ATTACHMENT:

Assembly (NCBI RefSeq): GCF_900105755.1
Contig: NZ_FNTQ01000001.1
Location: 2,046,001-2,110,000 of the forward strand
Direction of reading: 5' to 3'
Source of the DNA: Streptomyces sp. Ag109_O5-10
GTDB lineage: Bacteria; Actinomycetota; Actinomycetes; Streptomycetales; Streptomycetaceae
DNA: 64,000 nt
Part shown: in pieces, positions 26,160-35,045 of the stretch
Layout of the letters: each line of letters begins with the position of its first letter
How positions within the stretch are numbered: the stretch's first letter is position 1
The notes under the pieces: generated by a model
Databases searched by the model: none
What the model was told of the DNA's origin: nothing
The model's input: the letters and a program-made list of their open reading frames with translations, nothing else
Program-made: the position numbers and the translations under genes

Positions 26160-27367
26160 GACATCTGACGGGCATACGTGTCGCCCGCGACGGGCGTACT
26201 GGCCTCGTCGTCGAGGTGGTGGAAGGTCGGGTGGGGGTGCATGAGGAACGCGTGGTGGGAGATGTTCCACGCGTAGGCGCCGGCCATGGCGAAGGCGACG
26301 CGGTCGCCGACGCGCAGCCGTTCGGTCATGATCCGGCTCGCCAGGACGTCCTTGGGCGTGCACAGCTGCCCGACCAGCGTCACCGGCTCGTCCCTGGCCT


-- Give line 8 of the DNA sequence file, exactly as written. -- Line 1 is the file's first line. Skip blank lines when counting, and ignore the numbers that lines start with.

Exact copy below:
Part shown: in pieces, positions 26,160-35,045 of the stretch